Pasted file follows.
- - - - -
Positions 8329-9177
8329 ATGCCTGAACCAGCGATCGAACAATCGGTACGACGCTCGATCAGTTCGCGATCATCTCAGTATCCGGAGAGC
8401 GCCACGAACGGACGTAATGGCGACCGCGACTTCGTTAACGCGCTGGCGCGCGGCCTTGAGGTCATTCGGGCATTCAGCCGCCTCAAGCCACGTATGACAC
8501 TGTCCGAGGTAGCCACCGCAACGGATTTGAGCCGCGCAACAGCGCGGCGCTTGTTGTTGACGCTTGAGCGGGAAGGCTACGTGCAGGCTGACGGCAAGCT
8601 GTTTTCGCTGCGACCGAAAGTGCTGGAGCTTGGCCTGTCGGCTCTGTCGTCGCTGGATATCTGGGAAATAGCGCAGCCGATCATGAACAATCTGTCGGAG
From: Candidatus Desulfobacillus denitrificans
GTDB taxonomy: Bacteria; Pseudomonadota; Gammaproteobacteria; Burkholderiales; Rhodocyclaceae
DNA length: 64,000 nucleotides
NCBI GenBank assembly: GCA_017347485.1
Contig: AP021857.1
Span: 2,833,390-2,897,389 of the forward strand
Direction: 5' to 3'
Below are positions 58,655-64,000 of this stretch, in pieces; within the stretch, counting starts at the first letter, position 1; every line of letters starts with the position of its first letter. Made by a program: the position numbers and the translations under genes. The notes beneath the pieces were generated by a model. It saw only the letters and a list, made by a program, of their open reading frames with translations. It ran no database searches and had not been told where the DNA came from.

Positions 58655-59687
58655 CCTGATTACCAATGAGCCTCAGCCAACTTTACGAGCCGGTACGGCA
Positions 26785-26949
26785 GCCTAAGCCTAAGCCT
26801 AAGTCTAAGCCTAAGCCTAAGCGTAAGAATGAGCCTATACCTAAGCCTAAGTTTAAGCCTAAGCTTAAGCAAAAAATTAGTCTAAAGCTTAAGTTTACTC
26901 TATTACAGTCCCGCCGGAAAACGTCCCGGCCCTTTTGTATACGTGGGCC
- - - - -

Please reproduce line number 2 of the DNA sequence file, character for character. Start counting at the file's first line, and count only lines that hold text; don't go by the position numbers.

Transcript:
8329 ATGCCTGAACCAGCGATCGAACAATCGGTACGACGCTCGATCAGTTCGCGATCATCTCAGTATCCGGAGAGC